Just after laying into the scribes and Pharisees, Jesus closes with “Jerusalem, Jerusalem… how often have I desired to gather your children together as a hen gathers her brood under her wings, and you were not willing!” Jesus turns from addressing the scribes, Pharisees, disciples and crowds to addressing Jerusalem. I don’t think it’s too far off to think of Jerusalem from a Jewish/ People of Israel standpoint in the same way we think of Washington DC from an American/ Political standpoint. In the same way that DC is looked at as a sort of parental figure over this nation, Jerusalem was looked at very much like a parent of the People of Israel. It was its center, its capital, in a manner of speaking. So when we see, “Jerusalem, Jerusalem…”, it’s very much like when we here criticisms of “washington”. It is not the actual city of Washington DC and its inhabitants that we are criticizing. It is the political structure and the political work that comes out Washington DC that we are criticizing. I believe it is in this same way that Jesus is crying out to Jerusalem. It is almost as though he is saying, “Oh, center of the people of Israel, root of the people…” That being made clear, for what is he crying out to Jerusalem, the core, the center, the heart of the people of Israel?
Unity. Oneness. Yes, as I’ve said a million times, the tearing down of our walls. Jesus is lamenting the division amongst the people. They are scattered and he, the Christ, wants to, among other things, gather the brood back together. For some time now, and even in this text as well, Jesus has spoken in harsh tones and language about the breaking down of barriers, about breaking the Kingdom of God wide open. But then right here he slips in what I believe to be what is really the heart of the matter Jesus: A broken heart. Jesus is angry, and he indeed needs to say harsh words, but it is all done out of a broken heart for what has happened to God’s people. His heart is breaking here. After all the “brood of vipers” kind of talk, he reminds of us what his anger is a response to: a broken heart over the division of God’s people. For a moment he moves from a “brood of vipers” to a “brood under the mother hen’s wing”. The picture reminds me of John’s gospel account where Jesus is the Good Shepherd, gently and kindly leading the flock, holding it together. Here Jesus is the mother hen. She cares for her brood. She wants them to be together under her wing. Earlier in Chapter 13, Jesus said “…and call no one on earth father for you have one father”. Here I think Jesus is saying, among other things, “you have one mother. And her heart is breaking at the division between you. Come home, underneath the wing of your mother. Come one, come all, under her wing”. But the baby hens who have asserted control are not willing. The heart, the core, the center of the people, Jerusalem, is not willing. But while there is some great gentleness in this picture, let us not forget the ferocity with which a Mother hen will protect her brood. She is gentle with her brood, but woe to the one who tries to divide it.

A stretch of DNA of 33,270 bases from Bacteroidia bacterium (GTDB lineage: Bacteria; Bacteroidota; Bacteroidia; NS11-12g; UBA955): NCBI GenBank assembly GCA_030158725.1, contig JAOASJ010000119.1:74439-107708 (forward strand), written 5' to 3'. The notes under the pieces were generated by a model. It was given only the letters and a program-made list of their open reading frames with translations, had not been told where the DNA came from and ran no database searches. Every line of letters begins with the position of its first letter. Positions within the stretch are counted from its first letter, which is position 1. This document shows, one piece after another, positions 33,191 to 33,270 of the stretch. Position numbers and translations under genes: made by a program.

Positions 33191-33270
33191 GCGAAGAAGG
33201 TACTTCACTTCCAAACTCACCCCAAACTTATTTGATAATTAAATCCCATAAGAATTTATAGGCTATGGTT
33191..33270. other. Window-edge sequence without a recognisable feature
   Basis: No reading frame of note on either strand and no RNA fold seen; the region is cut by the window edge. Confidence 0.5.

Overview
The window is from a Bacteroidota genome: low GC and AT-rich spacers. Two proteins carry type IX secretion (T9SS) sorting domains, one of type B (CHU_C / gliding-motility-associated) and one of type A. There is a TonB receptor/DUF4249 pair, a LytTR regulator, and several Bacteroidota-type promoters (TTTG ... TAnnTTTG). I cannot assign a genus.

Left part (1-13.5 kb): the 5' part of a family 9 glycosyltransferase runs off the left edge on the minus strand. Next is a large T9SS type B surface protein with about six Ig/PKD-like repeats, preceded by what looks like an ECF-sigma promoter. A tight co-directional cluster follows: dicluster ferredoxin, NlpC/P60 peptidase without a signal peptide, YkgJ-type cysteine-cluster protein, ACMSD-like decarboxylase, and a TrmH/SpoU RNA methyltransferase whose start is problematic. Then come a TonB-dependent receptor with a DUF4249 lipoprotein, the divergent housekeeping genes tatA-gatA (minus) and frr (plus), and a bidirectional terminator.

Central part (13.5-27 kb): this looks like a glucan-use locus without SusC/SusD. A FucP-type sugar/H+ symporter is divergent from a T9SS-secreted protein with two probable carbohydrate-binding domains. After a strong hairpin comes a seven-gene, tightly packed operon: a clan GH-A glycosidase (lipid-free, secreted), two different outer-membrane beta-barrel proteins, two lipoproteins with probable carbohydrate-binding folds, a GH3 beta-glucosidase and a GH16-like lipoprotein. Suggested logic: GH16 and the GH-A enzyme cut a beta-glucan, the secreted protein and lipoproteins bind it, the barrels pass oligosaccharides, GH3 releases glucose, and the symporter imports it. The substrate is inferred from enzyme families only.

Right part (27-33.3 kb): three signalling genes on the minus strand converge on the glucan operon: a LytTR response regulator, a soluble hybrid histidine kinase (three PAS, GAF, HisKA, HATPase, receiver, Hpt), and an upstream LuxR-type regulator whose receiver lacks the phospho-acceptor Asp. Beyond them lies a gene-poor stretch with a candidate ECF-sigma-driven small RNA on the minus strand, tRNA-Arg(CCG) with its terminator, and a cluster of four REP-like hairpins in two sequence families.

The Body of Christ is essentially the new Israel. Over the centuries it has grown increasingly fractured as evidenced by the birth of denomination after denomination after denomination. I believe that just as Jesus’ heart broke for the division within Israel, so too does God’s heart break for the division within the Body of Christ. There are still great battles among us. The Mother hen is, I believe, working hard to call us back beneath her wing, but we are, in many ways, unwilling. We are letting our views of who the Mother hen is divide us rather than recognize that, while we may all see her differently, we are still seeing the same thing.
At the same time, the Body of Christ has also made great strides in laying down our differences to come back as one brood beneath our Mother’s wing. I saw it in the city of Rosemount earlier this month, as an entire city came together for the common good. We laid aside our doctrines and dogmas and the lack there of to do something that was simply right and good- feed families locally and globally. I see it in many of our rural congregations, where Presbyterian or Lutheran pastors are appointed to United Methodist congregations where there is no pastor to serve, and vice-versa. I saw it in our own congregation on Thanksgiving Eve when multiple congregations, such as Evangelical Free, Untied Methodist and Roman Catholic, came together to worship as one body. There are glimpses of hope for us as a body coming back beneath our Mother’s wing. So, people of God, “let us not grow weary in doing what is right” (Galatians 6:9, NRSV).